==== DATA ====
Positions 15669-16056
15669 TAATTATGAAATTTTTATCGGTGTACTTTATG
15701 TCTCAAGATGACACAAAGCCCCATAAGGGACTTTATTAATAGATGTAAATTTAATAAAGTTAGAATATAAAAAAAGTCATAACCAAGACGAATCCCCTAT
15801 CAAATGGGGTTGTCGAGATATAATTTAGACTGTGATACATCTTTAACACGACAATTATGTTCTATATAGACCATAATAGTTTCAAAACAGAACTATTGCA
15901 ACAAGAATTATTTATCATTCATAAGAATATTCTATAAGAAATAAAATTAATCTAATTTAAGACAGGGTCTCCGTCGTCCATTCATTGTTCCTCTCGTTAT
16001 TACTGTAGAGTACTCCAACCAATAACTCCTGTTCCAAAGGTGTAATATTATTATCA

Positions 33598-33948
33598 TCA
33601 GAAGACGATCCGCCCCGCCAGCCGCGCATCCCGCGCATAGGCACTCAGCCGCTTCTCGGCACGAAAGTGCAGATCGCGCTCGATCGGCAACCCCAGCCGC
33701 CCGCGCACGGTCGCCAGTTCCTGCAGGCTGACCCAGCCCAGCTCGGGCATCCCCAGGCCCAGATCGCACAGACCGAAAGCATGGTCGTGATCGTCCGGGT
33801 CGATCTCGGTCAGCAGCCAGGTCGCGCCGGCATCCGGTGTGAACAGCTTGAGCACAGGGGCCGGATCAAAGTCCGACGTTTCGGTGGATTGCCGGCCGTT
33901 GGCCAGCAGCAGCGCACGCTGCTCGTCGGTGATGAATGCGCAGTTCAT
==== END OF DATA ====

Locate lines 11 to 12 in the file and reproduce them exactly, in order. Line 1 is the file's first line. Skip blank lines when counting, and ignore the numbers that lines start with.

33801 CGATCTCGGTCAGCAGCCAGGTCGCGCCGGCATCCGGTGTGAACAGCTTGAGCACAGGGGCCGGATCAAAGTCCGACGTTTCGGTGGATTGCCGGCCGTT
33901 GGCCAGCAGCAGCGCACGCTGCTCGTCGGTGATGAATGCGCAGTTCAT